I really do need a mind that doesn’t do word salad. (And she hates it when I use the term as it has specific neurological connotations that may or may not apply to me.)

  22. The travel petri dish is definitely an issue for negative tests – vaccination is much safer.

    I’d be fairly surprised if very many of the very small number of truly unable to get vaccinated are feeling revved up about attending a convention right now, honestly, given that that inability generally comes packaged with vulnerability.

  23. Discon III came up with what they believe is the best, most workable policy, in consultation with healthcare professions. That’s not “making a statement” (except just the literal sense, not the politically-charged sense @R.B. means).

    Would that more companies had policies like this.

    And you know what? If you won’t get the vaccine or can’t get it . . . it’s safer for you to skip traveling/attending, too!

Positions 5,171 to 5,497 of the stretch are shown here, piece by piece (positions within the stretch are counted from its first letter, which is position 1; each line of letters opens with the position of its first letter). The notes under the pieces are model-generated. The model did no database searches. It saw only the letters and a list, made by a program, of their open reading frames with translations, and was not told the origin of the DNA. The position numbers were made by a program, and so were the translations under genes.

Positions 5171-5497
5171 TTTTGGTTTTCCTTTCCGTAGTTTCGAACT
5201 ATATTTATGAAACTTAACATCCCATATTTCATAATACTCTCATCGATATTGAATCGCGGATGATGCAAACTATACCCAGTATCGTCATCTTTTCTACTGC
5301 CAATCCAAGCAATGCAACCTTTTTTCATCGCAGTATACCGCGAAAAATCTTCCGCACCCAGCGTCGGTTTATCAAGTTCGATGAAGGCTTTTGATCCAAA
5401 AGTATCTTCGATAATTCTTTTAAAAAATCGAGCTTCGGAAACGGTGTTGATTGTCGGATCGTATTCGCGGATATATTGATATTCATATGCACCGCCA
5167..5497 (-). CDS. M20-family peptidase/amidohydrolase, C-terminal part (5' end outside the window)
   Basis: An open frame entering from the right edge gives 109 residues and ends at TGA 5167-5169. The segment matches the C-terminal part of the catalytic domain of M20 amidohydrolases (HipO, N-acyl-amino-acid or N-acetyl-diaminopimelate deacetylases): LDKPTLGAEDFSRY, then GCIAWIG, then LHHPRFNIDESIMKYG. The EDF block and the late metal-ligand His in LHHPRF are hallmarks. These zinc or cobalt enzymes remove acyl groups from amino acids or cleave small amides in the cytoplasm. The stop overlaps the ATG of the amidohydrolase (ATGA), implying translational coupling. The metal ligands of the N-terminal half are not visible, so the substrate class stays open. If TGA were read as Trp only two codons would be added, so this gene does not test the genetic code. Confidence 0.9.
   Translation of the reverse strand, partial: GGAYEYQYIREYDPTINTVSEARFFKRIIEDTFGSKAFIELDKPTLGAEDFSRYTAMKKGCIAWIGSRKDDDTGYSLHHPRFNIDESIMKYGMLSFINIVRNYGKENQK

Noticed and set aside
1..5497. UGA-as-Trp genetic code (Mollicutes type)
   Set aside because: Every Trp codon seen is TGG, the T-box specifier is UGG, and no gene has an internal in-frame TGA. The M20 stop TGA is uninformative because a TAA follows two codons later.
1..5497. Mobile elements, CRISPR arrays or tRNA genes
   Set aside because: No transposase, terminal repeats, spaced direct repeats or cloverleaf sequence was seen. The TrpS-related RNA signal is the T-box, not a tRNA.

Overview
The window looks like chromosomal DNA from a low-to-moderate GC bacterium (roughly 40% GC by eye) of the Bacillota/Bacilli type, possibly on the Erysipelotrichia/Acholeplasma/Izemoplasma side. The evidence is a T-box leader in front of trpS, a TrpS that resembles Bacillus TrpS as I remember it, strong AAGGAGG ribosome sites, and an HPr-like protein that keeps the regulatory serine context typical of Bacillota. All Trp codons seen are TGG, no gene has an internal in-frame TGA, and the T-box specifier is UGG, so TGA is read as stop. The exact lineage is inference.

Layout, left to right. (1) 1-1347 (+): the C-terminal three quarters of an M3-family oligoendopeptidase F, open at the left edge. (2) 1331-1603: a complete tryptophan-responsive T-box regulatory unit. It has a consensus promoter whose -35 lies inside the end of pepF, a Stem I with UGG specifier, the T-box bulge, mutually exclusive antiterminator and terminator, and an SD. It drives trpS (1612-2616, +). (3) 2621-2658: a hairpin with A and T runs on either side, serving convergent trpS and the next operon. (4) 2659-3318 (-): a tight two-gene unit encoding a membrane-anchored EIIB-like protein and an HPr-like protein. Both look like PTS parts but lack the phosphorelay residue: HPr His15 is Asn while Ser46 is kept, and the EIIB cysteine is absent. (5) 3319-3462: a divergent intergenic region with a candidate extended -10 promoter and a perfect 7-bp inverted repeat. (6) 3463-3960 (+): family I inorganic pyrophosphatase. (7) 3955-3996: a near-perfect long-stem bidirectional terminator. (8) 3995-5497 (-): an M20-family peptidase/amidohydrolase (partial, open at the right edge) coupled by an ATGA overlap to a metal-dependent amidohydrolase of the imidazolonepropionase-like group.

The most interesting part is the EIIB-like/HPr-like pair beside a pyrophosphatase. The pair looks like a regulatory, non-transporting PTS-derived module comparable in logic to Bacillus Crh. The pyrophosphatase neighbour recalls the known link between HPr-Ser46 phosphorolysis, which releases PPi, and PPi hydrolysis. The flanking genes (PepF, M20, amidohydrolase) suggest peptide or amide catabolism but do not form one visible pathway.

24. R.B. There is evidence that people with the Delta variant shed virus for 48 hours before they show symptoms OR a positive test. Negative test results don’t mean much. DisCon’s chair specifically mentioned that as why they crafted the policy the way they did.

  25. Even original Covid-19 had a noticeable gap between infection and positive test, never mind showing symptoms. It doesn’t surprise me a tiny bit that Delta has one.

    This is the best policy they could come up with, period, if they were going to host an in person event knowing how serious Delta is right now and not able to predict where things will be in several months That the R.B.s of the world want to make it politics or an issue is much more reflective on them than the convention.

    (I’m biased; I have children under 12 and grave concerns. I’m also not going, so I’m not biased. Make of that conundrum what you will.)